The much ballyhooed Audi e-tron Quattro all-electric SUV concept finally made its official debut at the recent IAA in Frankfurt, Germany — potentially bringing some greater insight into the company’s production electric SUV, which is currently slated for release around 2018.
The concept is based broadly on on the second generation of the company’s modular longitudinal matrix toolkit; and features an all-wheel drive, 3-motor system offering a total output of 496 horsepower and 590 pound-feet of torque. A 95 kilowatt-hour (kWh) lithium-ion battery pack powers the setup, allowing for an acceleration of 0 to ~62.1 miles per hour (0 to 100 km/h) in around 4.6 seconds, along with a top speed of ~130.5 miles per hour (210 km/h).
For a somewhat more colorful description of the concept’s performance, I’ll note here the comment from Audi’s new Head of Electric Powertrain, Siegfried Pint, that the concept can “turn like a hunting dog after a rabbit.” (Maybe that’s a German aphorism? Or perhaps just a rich-person aphorism? This is Audi after all — “target audience/market” and all.)
Professor Doctor Ulrich Hackenberg, of the Audi Board Member for Technical Development, commented on the need for batteries for a production vehicle to be produced nearby: “It is very important that the batteries are produced locally. Shipping from Korea is too costly, and complicated. The suppliers will invest in Europe. We need cell production in Europe , and we need it close to the markets where we produce the cars.”
“It’s a big battery, 95 kWh, but for the customer it is necessary to have a range sufficient to fulfill personal mobility demands. If I buy a car, as a customer, I want to be free to go from A to B whenever I like, and, if I change my mind, to be able to take another route. If it is necessary to make a plan two days before, that’s not so good. But with 500 km or a bit more, I think it is possible [to provide that freedom]. I think for the customer, such a car will be attractive.”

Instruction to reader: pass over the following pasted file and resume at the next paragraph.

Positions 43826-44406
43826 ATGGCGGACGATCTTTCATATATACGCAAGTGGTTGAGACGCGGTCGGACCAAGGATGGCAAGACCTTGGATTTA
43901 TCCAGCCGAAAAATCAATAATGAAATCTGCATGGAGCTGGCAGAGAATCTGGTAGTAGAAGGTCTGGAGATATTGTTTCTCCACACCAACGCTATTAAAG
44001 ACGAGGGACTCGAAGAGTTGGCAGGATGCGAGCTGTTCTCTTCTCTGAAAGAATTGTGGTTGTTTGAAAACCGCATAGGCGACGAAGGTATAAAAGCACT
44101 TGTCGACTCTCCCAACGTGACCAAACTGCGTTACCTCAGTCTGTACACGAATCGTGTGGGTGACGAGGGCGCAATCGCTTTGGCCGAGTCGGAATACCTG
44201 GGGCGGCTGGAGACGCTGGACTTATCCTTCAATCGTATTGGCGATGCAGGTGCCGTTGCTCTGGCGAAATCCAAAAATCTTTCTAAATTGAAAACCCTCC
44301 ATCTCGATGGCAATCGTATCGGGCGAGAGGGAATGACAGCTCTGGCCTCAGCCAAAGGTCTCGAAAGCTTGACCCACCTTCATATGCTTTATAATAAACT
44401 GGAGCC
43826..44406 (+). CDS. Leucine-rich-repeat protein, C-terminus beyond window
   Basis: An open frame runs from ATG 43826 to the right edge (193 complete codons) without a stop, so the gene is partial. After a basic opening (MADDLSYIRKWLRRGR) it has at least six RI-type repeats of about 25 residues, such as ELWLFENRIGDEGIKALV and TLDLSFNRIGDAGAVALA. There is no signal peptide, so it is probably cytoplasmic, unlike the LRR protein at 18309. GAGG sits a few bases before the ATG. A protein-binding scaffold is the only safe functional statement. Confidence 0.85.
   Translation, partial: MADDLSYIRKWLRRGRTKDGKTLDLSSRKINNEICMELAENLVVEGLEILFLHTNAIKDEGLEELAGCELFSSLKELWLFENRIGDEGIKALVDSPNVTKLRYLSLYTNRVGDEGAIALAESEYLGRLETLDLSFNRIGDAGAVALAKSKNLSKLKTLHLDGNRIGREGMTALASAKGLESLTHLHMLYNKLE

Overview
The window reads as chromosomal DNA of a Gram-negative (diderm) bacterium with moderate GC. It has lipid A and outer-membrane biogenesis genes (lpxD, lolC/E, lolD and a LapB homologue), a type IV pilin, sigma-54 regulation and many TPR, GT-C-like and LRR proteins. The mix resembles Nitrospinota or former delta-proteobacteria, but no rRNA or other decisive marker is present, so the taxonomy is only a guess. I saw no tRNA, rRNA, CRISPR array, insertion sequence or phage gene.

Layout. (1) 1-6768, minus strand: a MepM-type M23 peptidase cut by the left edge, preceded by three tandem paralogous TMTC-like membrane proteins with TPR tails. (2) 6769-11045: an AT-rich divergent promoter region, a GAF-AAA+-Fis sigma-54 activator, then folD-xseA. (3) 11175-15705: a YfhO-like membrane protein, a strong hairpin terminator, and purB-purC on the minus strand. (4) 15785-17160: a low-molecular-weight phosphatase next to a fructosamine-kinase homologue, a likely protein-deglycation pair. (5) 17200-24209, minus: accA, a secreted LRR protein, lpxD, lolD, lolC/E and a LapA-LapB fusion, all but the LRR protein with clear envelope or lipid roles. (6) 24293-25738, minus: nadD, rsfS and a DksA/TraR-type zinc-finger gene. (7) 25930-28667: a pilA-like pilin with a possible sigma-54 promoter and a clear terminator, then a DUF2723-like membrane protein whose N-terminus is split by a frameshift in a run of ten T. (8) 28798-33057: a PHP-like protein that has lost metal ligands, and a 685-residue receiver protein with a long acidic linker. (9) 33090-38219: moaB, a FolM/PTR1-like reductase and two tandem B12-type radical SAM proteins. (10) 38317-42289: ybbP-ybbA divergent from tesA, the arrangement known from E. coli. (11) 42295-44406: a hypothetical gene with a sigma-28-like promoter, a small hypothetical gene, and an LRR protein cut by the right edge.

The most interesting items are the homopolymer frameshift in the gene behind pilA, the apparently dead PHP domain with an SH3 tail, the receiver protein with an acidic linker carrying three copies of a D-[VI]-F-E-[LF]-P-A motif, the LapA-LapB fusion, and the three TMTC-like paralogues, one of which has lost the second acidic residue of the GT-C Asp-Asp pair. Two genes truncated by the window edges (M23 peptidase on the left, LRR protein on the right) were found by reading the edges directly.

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Ultimately, Audi is targeting costs of around $100/kWh. Considering that the company started with costs around $700-$800/kWh, they have come a long way, Dr Hackenberg said, but the $100 target is still a long way off.
The Audi e-tron is equipped with Audi Wireless Charging technology for contactless induction charging. A charging plate with an integrated spool is placed on the parking space and connected to the grid supply. Using its piloted parking system, the Audi e-tron quattro concept accurately positions itself over the charging plate; the charging process then begins automatically. The magnetic alternating field induces an AC current in the secondary spool mounted across the gap in the underside of the car. The AC current is converted to DC by the vehicle’s power electronics and the battery is charged with up to 11 kilowatts of power. The Audi Wireless Charging technology is more than 90% efficient.
The solar roof of the Audi e-tron quattro concept is 1.98 meters (6.5 ft) long—the largest module yet installed in an automobile. It feeds electricity at up to 320 watts into the battery as soon as the Audi e-tron quattro concept is parked or driven in the sun. In the central European climate, it can contribute up to 1,000 kilometers (435.0 mi) of additional range per year.
According to the company, the solar roof generates enough electricity during the summer months to run the auxiliary cooling system (in Central Europe; presumably, the system generates more further south).